Coaches come together to craft their development

The coaches selected for British Rowing’s Coach Development Opportunities started off by shaping their individual learning plans for this year


The launch session for British Rowing’s new Coach Development Opportunities took place in the inspiring surroundings of the GB Rowing Team’s National Training Centre in Caversham last week.

Drawn from nearly 100 applicants, the 44 highly-motivated coaches in the 2024 cohorts share an ambition to make a difference in the sport of rowing, both where they coach now and in future roles or environments in the sport. During the year they will be working with community and pathway athletes, complementing the coaches on British Rowing’s Performance Coach Development Programme in high-performance settings.

coaches in discussion

41% of the coaches are based in areas outside the South East of England. All fulfil the criteria of the Coach Development Opportunities, which are aimed at coaches who are:

  • Underrepresented in the sport (specifically women, ethnic minorities, and those with a declared disability)
  • Motivated to develop grassroots and pathways rowers from any background
  • Motivated and excited to reflect and learn plus invested in their development.
“We thank those who were not successful this time for their enthusiasm in developing as coaches and offered them other roles supporting the opportunities, or signposted them to other development opportunities.” – Georgina Williams, British Rowing Coach Developer (Pathways)

The Coach Development Opportunities have three cohorts this year, each reflecting a different aspect of the role of coaching in an ever changing society:

Cohort 1: Developing people who want to make a difference in coaching through a specific project (11 coaches)

Cohort 2: Supporting women in, into and back into coaching (16 coaches)

Cohort 3: Supporting the next generation of coaches (17 coaches)

The projects that Cohort 1 have devised include physical conditioning for masters and disabled rowers; making rowing more accessible to all; sports psychology for club coaches; how to develop leadership in rowing crews; and talent ID in hard to access areas.

At the launch day, the coaches started getting to know the Associate Coach Developers who will be providing 1-1 support to each of them. Together, they began the process of benchmarking themselves against the National Professional Standards for Coaching. They also discussed and shared stories about challenging situations they have faced as developing coaches.

Using this, they worked with the Associate Coach Developers to shape their workshop and community of practice themes, by capturing key topics for their coaching knowledge development and key behaviour and skills strategies for their personal development.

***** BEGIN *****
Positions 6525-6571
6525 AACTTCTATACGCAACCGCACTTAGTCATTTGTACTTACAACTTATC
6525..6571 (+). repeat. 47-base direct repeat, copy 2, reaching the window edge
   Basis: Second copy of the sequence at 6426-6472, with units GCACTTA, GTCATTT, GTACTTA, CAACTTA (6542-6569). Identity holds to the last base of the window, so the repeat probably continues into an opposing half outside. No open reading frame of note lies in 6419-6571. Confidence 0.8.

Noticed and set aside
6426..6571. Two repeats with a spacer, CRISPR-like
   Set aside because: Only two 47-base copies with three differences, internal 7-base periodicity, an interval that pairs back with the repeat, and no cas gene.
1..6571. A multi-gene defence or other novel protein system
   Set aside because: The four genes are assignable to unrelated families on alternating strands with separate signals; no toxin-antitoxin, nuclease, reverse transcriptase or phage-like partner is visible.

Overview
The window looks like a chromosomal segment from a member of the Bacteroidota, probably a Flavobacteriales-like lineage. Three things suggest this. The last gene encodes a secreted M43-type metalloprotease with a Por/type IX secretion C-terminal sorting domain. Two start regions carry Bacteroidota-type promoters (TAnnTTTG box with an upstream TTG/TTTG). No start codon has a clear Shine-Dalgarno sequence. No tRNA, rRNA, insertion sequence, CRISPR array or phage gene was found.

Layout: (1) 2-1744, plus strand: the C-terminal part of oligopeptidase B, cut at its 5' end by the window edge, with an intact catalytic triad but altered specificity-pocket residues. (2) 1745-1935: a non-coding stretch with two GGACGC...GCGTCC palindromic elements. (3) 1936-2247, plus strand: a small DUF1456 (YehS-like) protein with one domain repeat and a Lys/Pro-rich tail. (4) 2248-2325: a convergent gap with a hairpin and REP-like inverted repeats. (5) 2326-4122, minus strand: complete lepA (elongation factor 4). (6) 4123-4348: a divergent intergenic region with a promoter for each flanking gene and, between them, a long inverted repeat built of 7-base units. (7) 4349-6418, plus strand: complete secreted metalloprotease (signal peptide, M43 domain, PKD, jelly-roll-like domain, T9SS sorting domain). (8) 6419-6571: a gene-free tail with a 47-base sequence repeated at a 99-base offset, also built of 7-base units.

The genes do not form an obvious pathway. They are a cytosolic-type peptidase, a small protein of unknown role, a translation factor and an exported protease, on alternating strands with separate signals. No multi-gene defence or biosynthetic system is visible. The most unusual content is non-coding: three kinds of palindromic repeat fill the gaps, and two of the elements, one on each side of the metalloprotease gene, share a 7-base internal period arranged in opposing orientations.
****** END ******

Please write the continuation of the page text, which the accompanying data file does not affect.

rowing coaches at the national training centre posing for a photograph

The day ended with an innovative session in which the coaches and Associate Coach Developers first worked separately to brainstorm how coaches can get the most out of Coach Developers, and then came together to identify a list of top tips they will refer to during the year ahead.

Sheyi Blackett, a coach from Twickenham Rowing Club taking part in Cohort 2 said: “It’s been a brilliant day. We’ve had so much knowledge and so many experiences shared from other coaches and the Coach Developers. It’s an amazing opportunity.”

Associate Coach Developer Lindsay Trimming said: “What’s been really great today has been the openness of the coaches. Often when you come to a place like this people feel quite vulnerable about sharing their stories, but they’ve been really open, and it’s been great to see how other people in the groups can connect to those stories and shared experiences. We’ve been really pleased at how supportive the coaches have been of each other.”

Sarah Harris, Head of the Learning, Education and Development Team said: “launching these initiatives has been an absolute highlight for the Learning Education and Development team. We’ve listened to feedback from the rowing community and the coaches who are out there day to day working with their athletes, and we hope these initiatives will help coaches to have the tools to enjoy their work, and that it will have an impact on their rowers.”

Want to find out about other coach development opportunities either this year or for 2025?

Please contact or visit the Learning, Education and Development section of the British Rowing website.

British Rowing is extremely grateful to the National Lottery, Sport England and The Scullery, without whose funding and support this valuable learning opportunity could not happen.